Group of hoteliers closes on $250M purchase of Hotel Chelsea

Sean MacPherson, BD Hotels team up for acquisition, redevelopment

<em>From left: Richard Born, the Hotel Chelsea and Sean MacPherson</em>
From left: Richard Born, the Hotel Chelsea and Sean MacPherson

A group of hoteliers has purchased the famed Hotel Chelsea for $250 million.

The joint venture includes BD Hotels’ [TRDataCustom] Richard Born, Ira Drukier and frequent collaborator Sean MacPherson, representatives for the new owners announced Monday. The group plans to redevelop the property as a hotel and condominiums. The ownership entity, SIR Chelsea LLC, is an acronym for the new owners’ first names: Sean, Ira and Richard.

BD Hotels took over renovations this past summer. The Real Deal reported in July that the boutique hotelier had purchased a stake in the property, but the other investor hadn’t yet been identified.

Wells Fargo provided financing for the purchase, which closed Oct. 28. Holland & Knight’s James Spitzer represented the buyers as their legal counsel in the deal. He said BD has a stake in the joint venture and will serve as the developer and manager of the hotel. MacPherson and BD have teamed up a number of times on hotel projects in the city, including the Bowery, Ludlow and Maritime hotels. BD teamed up with MacPherson to renovate the Marlton Hotel, which Born called a “mini Chelsea.”

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“This is restoring a great iconic property in the city of New York. We think Sean is the best person for the job,” he said.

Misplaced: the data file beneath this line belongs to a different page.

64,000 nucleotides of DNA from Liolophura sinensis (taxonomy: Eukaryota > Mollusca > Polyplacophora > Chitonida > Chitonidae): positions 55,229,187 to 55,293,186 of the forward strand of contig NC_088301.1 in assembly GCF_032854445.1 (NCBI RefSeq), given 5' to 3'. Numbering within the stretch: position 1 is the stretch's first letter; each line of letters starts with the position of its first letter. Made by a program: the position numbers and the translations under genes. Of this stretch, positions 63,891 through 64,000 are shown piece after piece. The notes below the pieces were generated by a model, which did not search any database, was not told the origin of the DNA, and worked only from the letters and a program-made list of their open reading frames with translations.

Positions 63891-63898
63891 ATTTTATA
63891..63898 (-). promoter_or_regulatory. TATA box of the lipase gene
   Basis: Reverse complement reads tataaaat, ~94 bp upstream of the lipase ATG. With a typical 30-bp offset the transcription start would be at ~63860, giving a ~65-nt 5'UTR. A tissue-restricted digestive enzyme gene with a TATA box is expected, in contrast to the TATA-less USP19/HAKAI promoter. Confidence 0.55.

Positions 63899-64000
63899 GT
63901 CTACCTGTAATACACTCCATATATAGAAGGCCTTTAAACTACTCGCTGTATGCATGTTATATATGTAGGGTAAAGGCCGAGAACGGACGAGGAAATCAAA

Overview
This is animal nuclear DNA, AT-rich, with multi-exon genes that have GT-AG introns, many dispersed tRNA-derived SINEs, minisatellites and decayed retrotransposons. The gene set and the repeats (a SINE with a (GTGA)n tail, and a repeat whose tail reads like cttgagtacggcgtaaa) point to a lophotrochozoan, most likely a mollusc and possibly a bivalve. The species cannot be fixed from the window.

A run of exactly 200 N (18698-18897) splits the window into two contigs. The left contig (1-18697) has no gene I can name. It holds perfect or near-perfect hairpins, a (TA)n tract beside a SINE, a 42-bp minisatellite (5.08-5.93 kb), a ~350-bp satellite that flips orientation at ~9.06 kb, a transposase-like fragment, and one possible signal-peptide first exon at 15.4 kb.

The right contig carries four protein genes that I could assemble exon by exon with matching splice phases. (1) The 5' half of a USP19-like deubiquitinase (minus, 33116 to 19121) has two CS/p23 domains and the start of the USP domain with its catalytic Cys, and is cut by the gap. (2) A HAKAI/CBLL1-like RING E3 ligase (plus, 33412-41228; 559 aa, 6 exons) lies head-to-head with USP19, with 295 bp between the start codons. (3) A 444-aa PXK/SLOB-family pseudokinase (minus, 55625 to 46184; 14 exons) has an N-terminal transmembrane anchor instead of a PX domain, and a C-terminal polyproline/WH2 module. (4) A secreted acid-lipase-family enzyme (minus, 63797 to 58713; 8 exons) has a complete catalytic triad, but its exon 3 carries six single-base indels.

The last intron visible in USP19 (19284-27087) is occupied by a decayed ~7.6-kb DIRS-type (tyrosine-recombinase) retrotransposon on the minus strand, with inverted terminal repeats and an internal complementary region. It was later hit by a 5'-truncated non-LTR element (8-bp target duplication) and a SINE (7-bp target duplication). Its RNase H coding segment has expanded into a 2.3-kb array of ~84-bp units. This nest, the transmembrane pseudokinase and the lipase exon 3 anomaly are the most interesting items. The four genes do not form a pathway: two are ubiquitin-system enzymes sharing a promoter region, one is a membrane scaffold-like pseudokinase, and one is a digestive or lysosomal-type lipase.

BD Hotels confirmed in July that it would take over renovations and manage the hotel. The company’s involvement followed the exit of Ed Scheetz in March. He parted ways with other owners — investor Bill Ackman, Leucadia National Corp. chairman Joseph Steinberg and real estate investment firm Wheelock Street Capital — who began talks with BD Hotels.

Over the past few months, the hotel has continued to be at the center of clashes between the new owners and tenants. The city’s Department of Buildings issued a partial work-stop order at the building due to an inadequate tenant-protection plan. Born on Monday called the issue an “insignificant speed bump” in the renovation process.

“We believe that we’ve made peace with virtually every tenant. There are maybe two or three tenants who are still having issues,” he said. “We’re dealing with a monumental city landmark. We have gone through caused as little inconvenience as possible.”

The new owners expect the hotel renovations to be completed by 2018.